Smug in the notion that they know all that they need to know about aircraft safety, they do not listen. They read or talk or drink and miss some of the best free social policy advice available to the public.

During the spiel we are told that, should there be a reduction in cabin pressure, oxygen masks will drop down in front of us. The attendant shows passengers how to put them on. And then we are given what I take to be true wisdom; we are told that those people traveling with small children should put their own mask on first, and then, only when they have assured their own continued consciousness, they should assist the children.

This advice recognizes the fact that parents are inclined to do just the opposite. It is the essence and the beauty of parenthood that, without this guidance, parents will naturally tend to their children first. Never mind that they may pass-out while trying to be a good parent. They fail to see that their children are inevitably hurt when their parents suffer.

Though the advice is only relevant in this special circumstance, it underscores one of the most important lessons in parent/child relationships. Flight attendants tell us what psychologists and self-help books tell us; you cannot care for others if you do not care for yourself first.

It may be that the flight attendants are also sharing wisdom about our society and our social policies. There are people who, like the frequent flyers that ignore the oxygen mask advice, suggest that we can help large numbers of children, without helping their parents first or at all.  

Put the masks on the children first, they argue, as though we can save the children without the active and oxygen-fed help of their parents. Should there be a sudden reduction in cabin pressure, an oxygen mask will drop in front of you and your child. Instead of you, an employee of a group home or someone else working in the child welfare system, will place it on your child. Really?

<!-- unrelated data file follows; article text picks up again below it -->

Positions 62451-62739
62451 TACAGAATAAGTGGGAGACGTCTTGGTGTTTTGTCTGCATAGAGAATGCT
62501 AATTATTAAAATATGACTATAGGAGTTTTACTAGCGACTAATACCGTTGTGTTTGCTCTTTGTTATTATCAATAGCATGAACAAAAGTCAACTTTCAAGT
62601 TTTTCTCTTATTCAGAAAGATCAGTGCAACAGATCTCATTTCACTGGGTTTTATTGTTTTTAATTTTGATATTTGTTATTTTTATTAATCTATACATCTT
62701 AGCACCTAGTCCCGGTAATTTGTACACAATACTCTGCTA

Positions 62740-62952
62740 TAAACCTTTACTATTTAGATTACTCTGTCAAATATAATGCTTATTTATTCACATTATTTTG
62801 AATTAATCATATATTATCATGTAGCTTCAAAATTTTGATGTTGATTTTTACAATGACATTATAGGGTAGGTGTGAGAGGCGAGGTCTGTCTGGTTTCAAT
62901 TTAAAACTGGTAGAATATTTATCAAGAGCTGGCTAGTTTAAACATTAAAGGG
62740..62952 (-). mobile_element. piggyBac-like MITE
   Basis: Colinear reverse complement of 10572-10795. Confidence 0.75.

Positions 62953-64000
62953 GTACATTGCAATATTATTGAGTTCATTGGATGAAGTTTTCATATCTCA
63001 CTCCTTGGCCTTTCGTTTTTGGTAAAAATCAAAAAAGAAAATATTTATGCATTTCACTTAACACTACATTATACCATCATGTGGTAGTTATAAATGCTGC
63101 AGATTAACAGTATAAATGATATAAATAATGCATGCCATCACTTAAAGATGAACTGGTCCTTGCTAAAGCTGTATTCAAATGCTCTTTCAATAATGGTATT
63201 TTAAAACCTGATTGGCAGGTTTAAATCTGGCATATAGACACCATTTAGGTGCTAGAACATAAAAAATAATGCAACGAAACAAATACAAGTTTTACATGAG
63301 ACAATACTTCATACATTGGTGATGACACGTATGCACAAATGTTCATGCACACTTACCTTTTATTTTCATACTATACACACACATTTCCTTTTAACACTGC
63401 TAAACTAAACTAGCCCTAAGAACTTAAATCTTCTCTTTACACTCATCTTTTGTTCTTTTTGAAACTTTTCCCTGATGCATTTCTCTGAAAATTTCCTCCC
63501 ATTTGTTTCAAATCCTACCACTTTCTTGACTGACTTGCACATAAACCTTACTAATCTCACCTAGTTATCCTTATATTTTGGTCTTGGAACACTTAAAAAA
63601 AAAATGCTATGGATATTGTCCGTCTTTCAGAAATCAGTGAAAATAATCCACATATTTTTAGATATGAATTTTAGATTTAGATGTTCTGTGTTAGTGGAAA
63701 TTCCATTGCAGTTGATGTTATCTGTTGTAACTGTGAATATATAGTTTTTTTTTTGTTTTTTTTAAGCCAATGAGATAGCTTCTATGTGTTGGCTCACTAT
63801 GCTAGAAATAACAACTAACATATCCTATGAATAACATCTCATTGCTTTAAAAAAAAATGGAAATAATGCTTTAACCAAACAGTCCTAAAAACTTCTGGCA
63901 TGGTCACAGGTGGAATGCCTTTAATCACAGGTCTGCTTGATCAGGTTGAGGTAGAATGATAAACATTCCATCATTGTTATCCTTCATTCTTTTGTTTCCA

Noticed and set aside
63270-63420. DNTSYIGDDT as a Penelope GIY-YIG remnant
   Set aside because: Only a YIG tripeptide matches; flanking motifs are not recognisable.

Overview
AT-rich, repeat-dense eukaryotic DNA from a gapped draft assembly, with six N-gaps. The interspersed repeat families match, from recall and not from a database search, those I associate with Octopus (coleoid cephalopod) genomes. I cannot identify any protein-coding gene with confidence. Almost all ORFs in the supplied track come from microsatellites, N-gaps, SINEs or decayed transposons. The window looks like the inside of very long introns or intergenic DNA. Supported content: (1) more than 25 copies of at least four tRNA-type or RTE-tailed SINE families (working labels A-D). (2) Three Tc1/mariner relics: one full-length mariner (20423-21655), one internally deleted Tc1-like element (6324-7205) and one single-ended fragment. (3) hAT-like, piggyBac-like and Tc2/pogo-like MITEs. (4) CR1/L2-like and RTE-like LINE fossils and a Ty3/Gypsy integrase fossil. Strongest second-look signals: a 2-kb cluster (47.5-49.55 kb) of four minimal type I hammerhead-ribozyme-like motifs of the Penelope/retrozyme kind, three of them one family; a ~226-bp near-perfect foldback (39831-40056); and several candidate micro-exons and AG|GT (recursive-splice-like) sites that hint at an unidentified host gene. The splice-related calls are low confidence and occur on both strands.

Parents cannot be replaced. Even if we had the resources to mobilize an army of professional teachers, social workers, psychologists, judges and cops, they cannot replace the role that parents play in the lives of their children, and there is little evidence that they would do as good of a job. Given our current flight plan, parents and the rest of us on this plane had better tighten our seat belts as there is turbulence ahead. We need to pay attention to the instructions and understand that this isn’t a suggestion. We need to acknowledge that we have a process for ensuring the safety of our children on a plane that recognizes the role that the safety of parents plays. We need to recognize that this same construct also applies to parents in their home and in their communities. Perhaps we need a sign, on the desks of all public officials and child advocates that paraphrases a political slogan: 


Ira Cutler

Ira Cutler

Public Sector Leader & Change Management Specialist

In his 40 year career focused on improving human services Cutler has been a direct service provider, line supervisor and administrator in county and state public agencies, a foundation executive and a consultant.

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Ira Cutler

Public Sector Leader & Change Management Specialist

In his 40 year career focused on improving human services Cutler has been a direct service provider, line supervisor and administrator in county and state public agencies, a foundation executive and a consultant.